Cate Haste, documentary maker fell in love with arty Hampstead spirit
'She was a campaigner for independent television and for women’s rights'
03 June, 2021 — By Tom Foot
HISTORIAN, biographer and documentary film-maker Cate Haste, who has died aged 75 from lung cancer, developed a fascination with Hampstead from an early age.
Although she was born in Leeds and spent some of her childhood in Australia, she fell in love with the area in her teenager years.
Aged 25, she moved into Gayton Road and later lived in Hampstead Hill Gardens and Holly Walk.
Her son Tom Bragg said: “She loved the community feel of Hampstead, and in particular its nooks and crannies. When she came she was a campaigner for independent television and for women’s rights.”
He added: “She wasn’t long out of university and I’m told there was a student feel to Hampstead back then. It was its independent feel that she was attracted to.”
Tom, whose father is the broadcaster Lord Melvyn Bragg, has been leafing through his mother’s unpublished memoir this week ahead of the funeral service at Hampstead Parish Church.
“It does seem to focus on this idea of an independent Hampstead,” he said. “The independent Victorian shops. Melvyn was big on the Heath, but she wasn’t really. She liked the student arty atmosphere of Hampstead, she found it quite exciting.”
Her large body of books and films had a wide range of subjects that included Alma Mahler, a controversial figure among the music establishment and mother to another former Hampstead resident, the sculptor Anna Mahler.
Also, five programmes in the award winning Cold War series by Jeremy Isaacs Productions; and a TV series and follow up book on the history of Sexual Freedom in Britain.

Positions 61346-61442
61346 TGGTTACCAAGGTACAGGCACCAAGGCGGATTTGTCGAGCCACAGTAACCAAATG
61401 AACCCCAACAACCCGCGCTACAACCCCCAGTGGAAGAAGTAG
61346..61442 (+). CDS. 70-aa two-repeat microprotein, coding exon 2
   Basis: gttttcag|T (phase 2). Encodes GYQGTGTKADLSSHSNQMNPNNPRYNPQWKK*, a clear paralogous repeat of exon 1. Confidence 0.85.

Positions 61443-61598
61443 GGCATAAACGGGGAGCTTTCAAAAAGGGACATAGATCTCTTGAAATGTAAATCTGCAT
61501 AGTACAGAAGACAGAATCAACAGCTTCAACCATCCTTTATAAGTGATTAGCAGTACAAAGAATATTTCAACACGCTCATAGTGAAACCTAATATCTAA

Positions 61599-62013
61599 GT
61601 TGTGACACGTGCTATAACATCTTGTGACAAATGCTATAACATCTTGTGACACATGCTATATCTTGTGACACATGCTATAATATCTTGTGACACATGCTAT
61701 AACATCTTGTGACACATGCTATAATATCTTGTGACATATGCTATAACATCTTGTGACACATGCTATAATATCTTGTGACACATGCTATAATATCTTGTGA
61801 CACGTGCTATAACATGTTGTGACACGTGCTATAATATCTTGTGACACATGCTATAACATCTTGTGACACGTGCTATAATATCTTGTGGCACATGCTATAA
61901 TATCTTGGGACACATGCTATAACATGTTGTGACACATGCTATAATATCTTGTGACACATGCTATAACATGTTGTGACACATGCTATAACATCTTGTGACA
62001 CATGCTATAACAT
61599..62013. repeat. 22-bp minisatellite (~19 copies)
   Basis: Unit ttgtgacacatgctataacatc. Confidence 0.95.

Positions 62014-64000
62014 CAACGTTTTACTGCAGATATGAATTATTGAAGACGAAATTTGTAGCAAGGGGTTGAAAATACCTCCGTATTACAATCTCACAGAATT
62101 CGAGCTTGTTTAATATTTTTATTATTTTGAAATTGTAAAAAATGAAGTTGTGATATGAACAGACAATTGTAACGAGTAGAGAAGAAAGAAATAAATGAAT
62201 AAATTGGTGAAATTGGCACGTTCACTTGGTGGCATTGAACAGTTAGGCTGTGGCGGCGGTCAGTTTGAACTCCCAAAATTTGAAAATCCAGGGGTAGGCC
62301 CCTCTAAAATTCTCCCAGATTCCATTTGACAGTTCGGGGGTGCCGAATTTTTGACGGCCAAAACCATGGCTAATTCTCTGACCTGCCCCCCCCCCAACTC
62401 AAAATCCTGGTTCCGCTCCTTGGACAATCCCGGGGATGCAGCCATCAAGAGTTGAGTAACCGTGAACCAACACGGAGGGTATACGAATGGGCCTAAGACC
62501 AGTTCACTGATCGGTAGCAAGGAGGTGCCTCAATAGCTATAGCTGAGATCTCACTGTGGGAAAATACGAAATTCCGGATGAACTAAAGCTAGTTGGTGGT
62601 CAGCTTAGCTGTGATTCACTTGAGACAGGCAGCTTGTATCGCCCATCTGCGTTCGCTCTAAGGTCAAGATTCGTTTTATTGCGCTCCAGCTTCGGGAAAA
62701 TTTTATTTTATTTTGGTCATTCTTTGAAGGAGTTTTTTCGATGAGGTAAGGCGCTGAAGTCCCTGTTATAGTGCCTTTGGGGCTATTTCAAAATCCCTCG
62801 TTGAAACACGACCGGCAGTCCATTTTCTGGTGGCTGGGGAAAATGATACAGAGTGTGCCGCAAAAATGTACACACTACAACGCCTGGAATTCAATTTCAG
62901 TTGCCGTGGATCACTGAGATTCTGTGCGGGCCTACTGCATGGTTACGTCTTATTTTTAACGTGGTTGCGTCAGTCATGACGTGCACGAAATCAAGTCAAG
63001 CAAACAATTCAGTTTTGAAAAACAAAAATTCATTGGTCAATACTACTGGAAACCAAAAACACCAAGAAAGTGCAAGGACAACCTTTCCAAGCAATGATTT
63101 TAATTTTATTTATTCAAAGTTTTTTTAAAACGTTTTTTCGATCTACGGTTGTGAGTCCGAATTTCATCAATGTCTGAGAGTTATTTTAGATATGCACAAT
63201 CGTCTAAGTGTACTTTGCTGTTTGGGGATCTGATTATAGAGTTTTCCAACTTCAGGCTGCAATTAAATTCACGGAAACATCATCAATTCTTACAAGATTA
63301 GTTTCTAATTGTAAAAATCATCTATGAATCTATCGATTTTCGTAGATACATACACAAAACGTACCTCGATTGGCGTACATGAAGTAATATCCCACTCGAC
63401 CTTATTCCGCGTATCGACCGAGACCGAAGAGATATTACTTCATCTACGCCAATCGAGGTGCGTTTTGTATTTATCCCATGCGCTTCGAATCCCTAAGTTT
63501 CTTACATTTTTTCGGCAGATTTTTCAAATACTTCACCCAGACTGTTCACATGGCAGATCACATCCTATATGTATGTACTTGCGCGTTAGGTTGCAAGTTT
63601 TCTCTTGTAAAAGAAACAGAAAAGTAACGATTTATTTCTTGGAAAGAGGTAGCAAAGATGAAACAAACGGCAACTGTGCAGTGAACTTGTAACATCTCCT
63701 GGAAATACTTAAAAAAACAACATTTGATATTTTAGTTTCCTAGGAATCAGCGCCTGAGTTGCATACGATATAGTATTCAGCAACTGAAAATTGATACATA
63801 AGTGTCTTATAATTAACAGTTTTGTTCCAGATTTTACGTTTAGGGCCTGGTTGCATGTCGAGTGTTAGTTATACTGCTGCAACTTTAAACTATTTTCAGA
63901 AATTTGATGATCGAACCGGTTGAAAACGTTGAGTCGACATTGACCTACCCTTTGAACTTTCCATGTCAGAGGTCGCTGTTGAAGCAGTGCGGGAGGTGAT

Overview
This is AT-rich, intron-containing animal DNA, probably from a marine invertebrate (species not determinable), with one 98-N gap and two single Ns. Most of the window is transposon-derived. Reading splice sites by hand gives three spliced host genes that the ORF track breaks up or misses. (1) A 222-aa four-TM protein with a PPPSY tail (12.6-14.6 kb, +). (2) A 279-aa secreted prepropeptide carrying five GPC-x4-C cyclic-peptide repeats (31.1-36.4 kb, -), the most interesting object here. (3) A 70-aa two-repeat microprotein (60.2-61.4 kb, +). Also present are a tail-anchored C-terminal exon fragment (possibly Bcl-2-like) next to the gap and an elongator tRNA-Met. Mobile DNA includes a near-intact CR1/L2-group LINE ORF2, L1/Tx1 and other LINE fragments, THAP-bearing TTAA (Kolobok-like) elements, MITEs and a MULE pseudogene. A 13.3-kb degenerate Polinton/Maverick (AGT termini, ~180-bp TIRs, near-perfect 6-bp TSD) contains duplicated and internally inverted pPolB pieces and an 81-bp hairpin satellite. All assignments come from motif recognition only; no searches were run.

Her film career spanned 40 years and in the early 1980s she was a director at one of the first all-female independent film companies, 51% Productions.
Tom said he recalled his mother taking part in games for the Gayton Road festival and fireworks night at the home of her neighbour and friend, the writer and broadcaster Piers Plowright.
“Cate and Melvyn were cinema addicts who adored the Everyman,” he added.
“There was a Greek restaurant, Dionysius, in Heath Street they loved but really their favourite was Villa Bianca. They had lots of parties, lots of special occasions there.”
The couple, who met on a protest in 1969, had similar political leanings and were Labour Party members.
Cate Haste on a visit to the British Museum
Tom said: “When they put on parties there would be people from across the spectrum. In the country, they’d invite earls along, with the farmers from next door. In Hampstead, there would be up-and-coming writers alongside the more established literary folk.
“Most people remember the big election night parties – especially 1997. The political people were all determined to get the stats and swings while the other TV people would just be laughing and cheering. There was a contrast on those nights.”
Cate worked in TV throughout her life including at Brook Associates, in Royal College Street, and Brooke Lapping in Kentish Town.
The family would go on holidays up to Cumbria for two or three months a year where Cate would love to go fell walking around the Lake District.
“She had a kind of resilient character because she was from Yorkshire,” said Tom.
“She had a good sense of humour and was modest and understated but very welcoming. She would always talk when there was talking to be done, but she wasn’t extrovert.
“She’d make historical programmes, and historical books and was interested in getting the facts straight.”
She was married to the broadcaster and writer Melvyn Bragg from 1973-2018. She leaves behind her son Tom and daughter Alice Bragg and step daughter Marie-Elsa Bragg.